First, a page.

Thursday, January 28, 2016

Fair Blows the Wind

Fair Blows the Wind by Louis L'Amour is available at Amazon, Barnes and Noble, and BooksAMillion.

My previous reviews of other Borden and Chantry novels can be found here:
Borden Chantry

The Blurb

After his father was killed by the British and his home burned, young Tatton Chantry left Ireland to make his fortune and regain the land that was rightfully his. 
Schooled along the way in the use of arms, Chantry arrives in London a wiser and far more dangerous man. He invests in trading ventures, but on a voyage to the New World his party is attacked by Indians and he is marooned in the untamed wilderness of the Carolina coast.  
It is in this darkest time, when everything seems lost, that Chantry encounters a remarkable opportunity. . . . Suddenly all his dreams are within reach: extraordinary wealth, his family land, and the heart of a Peruvian beauty. But first he must survive Indians, pirates, and a rogue swordsman who has vowed to see him dead.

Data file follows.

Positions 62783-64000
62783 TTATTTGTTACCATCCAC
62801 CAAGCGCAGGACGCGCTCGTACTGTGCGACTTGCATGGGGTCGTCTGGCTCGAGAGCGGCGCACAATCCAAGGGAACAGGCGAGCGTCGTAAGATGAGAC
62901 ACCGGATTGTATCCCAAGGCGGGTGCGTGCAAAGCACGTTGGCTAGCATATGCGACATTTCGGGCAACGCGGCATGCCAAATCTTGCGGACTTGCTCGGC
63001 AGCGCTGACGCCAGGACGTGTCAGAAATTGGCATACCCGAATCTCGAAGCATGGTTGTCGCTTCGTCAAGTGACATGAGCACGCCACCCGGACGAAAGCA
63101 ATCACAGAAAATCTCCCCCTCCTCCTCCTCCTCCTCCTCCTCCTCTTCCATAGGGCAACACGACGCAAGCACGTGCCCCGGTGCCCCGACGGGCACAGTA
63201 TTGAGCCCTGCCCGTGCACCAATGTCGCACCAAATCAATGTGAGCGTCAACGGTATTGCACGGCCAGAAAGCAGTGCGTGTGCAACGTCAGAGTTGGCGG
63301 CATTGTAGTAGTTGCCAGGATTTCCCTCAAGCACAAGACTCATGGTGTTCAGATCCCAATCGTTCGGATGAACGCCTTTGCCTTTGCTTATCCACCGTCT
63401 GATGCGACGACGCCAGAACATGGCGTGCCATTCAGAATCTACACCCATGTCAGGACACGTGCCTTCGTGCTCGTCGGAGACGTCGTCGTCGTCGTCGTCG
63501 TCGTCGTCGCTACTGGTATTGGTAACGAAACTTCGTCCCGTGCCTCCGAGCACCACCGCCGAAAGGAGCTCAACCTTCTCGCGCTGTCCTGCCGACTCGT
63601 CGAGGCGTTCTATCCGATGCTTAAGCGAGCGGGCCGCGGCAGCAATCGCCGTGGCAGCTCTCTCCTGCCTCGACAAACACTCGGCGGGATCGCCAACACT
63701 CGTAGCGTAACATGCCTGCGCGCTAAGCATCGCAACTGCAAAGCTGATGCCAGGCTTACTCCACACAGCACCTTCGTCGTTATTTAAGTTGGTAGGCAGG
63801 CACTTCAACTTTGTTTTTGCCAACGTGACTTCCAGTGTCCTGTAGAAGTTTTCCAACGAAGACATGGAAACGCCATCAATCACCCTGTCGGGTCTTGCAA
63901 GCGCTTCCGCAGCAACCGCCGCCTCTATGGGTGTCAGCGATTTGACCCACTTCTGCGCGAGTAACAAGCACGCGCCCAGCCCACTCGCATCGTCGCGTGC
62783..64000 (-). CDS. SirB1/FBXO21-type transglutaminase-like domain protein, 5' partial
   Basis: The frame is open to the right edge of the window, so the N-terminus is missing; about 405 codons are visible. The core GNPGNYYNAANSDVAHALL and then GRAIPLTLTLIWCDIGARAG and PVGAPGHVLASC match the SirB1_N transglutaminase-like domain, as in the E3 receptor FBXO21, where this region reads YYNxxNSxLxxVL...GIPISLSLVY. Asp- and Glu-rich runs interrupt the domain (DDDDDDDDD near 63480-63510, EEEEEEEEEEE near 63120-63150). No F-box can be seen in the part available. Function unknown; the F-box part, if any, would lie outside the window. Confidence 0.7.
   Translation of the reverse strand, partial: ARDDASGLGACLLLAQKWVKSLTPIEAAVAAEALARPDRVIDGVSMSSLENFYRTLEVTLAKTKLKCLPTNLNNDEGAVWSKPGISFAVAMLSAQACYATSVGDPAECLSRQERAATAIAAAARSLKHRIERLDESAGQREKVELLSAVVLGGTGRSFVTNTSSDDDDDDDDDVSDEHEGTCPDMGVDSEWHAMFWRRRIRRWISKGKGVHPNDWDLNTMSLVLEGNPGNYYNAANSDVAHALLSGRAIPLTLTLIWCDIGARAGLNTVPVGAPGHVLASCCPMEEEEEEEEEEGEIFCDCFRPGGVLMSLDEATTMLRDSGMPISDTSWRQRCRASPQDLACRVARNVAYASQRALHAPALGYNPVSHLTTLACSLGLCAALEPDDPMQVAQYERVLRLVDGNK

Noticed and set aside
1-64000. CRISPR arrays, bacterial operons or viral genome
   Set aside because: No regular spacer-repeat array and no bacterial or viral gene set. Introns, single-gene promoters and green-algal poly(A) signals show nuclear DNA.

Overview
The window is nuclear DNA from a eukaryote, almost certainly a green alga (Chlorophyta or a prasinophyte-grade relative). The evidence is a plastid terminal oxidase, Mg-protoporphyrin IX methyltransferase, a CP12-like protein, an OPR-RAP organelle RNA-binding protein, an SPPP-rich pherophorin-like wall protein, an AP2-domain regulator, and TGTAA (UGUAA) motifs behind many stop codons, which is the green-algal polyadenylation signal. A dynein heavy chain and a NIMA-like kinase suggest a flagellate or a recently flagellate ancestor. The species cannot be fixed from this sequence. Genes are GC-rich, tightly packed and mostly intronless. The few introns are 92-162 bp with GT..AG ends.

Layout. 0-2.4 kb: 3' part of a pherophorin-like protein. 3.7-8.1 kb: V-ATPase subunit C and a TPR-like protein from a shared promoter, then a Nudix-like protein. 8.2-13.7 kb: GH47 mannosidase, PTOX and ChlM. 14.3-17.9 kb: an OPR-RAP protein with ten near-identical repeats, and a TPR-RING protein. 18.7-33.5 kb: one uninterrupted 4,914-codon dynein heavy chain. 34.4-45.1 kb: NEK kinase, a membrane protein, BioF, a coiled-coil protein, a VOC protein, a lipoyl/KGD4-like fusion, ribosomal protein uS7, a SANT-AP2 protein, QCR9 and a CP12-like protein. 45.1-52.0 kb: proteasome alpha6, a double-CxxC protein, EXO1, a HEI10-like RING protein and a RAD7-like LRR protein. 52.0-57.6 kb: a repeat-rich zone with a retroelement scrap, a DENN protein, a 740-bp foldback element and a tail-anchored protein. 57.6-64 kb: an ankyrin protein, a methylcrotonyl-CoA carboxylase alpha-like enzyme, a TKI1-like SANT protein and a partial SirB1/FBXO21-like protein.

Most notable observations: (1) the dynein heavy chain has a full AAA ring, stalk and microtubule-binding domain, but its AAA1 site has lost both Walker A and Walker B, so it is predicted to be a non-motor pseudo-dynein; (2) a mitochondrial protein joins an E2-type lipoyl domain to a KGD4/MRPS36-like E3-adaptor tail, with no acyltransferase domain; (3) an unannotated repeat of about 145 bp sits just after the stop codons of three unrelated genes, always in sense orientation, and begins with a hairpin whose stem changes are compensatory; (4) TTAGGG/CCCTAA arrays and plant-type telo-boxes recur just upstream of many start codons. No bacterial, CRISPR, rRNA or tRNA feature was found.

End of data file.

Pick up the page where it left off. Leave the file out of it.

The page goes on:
My Review
Fair Blows the Wind by Louis L'Amour
My rating: 3 of 5 stars
I'm reading the Chantry and Talon novels in the order suggested on L'Amour's website. Borden Chantry was set in the 19th century American West. Fair Blows the Wind jumps back in time to 16th-century Europe with a 28-year old runaway, an Irish Royal working under the assumed name of Tatton Chantry, who's abandoned on the wild American coast.

The writing style is similar to the first two books in The Sacketts series, Sackett's Land and To The Far Blue Mountains, with one exception: a good portion of this book is spent inside Chantry's head during a flashback as he recalls his life, his coming of age, and the events that conspired to bring him to the American coast. Then, about three-quarters into the book, L'Amour brings us back to the present moment and the wealth, land, and Peruvian beauty beckoning Chantry forward.

I enjoy the history that L'Amour works into his stories and this book is no exception, but it is a tough book to read following Borden Chantry because of the change in writing style. I would recommend reading this book after To The Far Blue Mountains, before continuing on with The Sacketts and Talon/Chantry series.

View all my reviews

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